Letter to the Editors February 1994

Dear Editors:

On the whole I have enjoyed The Outlook very much. But the article of December 93 (p.14) carried such an awful blasphemous prayer that made me wonder how that ever got in The Outlook.

It was a prayer for an excuse form Jesus to mix Santa Claus in with the celebration of our Savior’s birth! Do we have to synthesize paganism with Christianity? Was not the incarnation of our Lord humiliating enough?

You folks really slipped up on this one and I feel an explanation as well as an apology for this in the next issue would not be out of order.

With my highest regards for your integrity and in Christian love,

Hans Kloosterman Caledonia, MI

Thank you for your letter of concern regarding the article in the December issue of The Outlook written by Jan Groenendyk. We are sorry we neglected to label the article as a satire and therefore, we received six letters of concern and a few calls.

If the article is read outside the context of a satire, we can certainly understand the offense it could cause. A satire is a literary genre just as poems, essays and short stories are literary genres. Sometimes satire is used to elicit a response that might not be forthcoming from another method of writing. When we read Jan’s article for the first time, our reaction was one of guilt. We realized that, although we never use Santa Claus in our home, our excitement is not always as Christ-centered as it ought to be.

The “Inside Insights” description for this article asked: “Is Jesus REALLY the center of believers’ Christmas celebration? Read Jan Groenendyk.” That expressed the focus which was intended for the article. We again apologize for not being clear.

The Editors


Jan Groenendyk Responds

My sincere apology is offered if I offended you or anyone else by my December Outlook article: “Happy Birthday, Jesus!” Please forgive me for ever giving you the thought of blasphemy. That was the furthest from my intentions.

The article was not meant to be a prayer. It was meant to be an open letter satire, using irony. The open letter was used to depict a hypothetical (imaginary) rationalization (making of excuses) used often today to justify synthesizing (joining together) Santa Claus and the celebration of the birth of Jesus in the believer’s Christmas celebration. There is always the danger in using satire, that if misunderstood, it will be read as promoting the opposite of that which is intended, and that seems to be what has happened in some cases.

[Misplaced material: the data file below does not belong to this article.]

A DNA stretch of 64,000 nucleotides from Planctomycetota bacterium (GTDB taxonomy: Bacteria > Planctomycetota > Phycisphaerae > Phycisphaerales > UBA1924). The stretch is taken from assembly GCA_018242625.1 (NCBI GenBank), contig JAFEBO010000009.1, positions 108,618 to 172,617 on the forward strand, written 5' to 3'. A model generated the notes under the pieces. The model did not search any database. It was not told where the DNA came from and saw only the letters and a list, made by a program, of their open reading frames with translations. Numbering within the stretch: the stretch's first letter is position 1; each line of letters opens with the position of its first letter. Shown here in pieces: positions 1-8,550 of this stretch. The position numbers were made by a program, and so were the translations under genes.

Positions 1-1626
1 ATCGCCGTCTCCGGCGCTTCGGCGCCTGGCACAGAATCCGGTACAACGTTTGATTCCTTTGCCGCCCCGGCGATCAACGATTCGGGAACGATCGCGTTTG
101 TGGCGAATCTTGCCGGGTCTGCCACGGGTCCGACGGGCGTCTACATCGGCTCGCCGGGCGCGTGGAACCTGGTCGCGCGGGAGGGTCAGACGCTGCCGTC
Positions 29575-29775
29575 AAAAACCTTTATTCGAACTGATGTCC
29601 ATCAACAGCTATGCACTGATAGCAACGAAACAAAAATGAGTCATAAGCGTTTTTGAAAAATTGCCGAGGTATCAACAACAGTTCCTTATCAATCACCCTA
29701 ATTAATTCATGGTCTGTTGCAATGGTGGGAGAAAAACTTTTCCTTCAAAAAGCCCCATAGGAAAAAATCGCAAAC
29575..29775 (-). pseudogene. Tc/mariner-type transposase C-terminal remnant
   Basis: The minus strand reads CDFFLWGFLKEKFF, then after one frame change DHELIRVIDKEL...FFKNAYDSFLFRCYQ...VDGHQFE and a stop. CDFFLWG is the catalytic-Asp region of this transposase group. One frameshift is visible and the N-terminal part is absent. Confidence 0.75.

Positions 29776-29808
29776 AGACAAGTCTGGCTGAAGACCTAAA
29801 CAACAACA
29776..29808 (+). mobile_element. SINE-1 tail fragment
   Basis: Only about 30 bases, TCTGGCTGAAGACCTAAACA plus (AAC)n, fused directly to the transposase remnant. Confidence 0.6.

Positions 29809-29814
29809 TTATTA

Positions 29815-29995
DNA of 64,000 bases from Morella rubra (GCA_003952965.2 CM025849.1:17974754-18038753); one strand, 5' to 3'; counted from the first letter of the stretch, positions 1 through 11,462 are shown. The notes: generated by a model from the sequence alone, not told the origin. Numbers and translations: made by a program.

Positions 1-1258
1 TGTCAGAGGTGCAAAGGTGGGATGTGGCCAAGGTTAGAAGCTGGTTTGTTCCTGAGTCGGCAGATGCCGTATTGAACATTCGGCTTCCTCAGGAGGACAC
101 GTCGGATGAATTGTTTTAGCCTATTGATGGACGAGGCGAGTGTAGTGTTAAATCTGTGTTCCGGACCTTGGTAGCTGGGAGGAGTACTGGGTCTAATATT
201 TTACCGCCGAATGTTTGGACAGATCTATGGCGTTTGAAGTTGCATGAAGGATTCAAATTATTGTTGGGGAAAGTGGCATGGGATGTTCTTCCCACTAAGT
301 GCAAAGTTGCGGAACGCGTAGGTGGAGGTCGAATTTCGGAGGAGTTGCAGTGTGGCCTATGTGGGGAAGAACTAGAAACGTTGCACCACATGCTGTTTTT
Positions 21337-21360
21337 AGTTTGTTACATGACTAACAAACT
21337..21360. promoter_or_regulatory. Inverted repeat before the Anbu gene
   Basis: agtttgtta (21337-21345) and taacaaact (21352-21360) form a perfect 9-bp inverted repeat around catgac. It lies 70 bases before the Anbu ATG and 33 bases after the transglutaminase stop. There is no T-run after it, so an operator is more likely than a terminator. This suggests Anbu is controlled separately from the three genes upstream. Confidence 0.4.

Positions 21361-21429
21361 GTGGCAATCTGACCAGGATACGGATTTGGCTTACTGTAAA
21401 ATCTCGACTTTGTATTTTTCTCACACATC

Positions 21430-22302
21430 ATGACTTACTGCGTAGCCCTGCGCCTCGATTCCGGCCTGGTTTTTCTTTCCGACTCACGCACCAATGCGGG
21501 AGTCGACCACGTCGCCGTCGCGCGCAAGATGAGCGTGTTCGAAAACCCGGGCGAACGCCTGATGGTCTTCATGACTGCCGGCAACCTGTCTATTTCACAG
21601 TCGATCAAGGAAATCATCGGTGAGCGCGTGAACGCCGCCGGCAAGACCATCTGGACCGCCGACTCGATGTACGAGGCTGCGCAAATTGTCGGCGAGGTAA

My intent in the article was to show the confusion, contradiction and inconsistency in philosophy, theology and practice when Jesus is not given His proper birthday celebration. Santa Claus is used by the unbeliever to replace the Christ of Christmas. But many Christians today do not replace Christ with Santa Claus, but rather they make Christ share His place of honor with Santa Claus, using the rationalization (excuse-making) that it is being done for the children.

In the Christian school, Christ’s birth is taught as the meaning and reason for Christmas. Yet, it has been my experience as a Christian school teacher that if things are brought to school from home for Christmas, Santa Claus is a ready guest from some of the Christian homes. He takes the form of decorated food and party items, decorations, records or tapes to listen to, or books to read, unless the children are specifically told by the teacher that Santa Claus is an unwanted guest.

The article was intended to show that the philosophies surrounding Santa Claus as the gift-giver and rewarder of good behavior or the withholder of gifts for bad behavior which are substitutes by the unbeliever for Jesus and His gospel in Christmas, are contradictory to the real celebration of Jesus’ birth and biblical teachings. I believe it gives children a confused and mixed message, and it insults Christ, as though He and His birth for us, and salvation by grace to us are not important enough for the believer to make Jesus truly the center, the sole honoree, and the joy and excitement of the Christmas celebration. Rationalization (making of excuses) can make it appear that Jesus is the center of one’s Christmas celebration when in reality Santa Claus has invaded Christ’s place in Christmas.

Please accept my apology, Mr. Kloosterman, and I hope my explanation is helpful.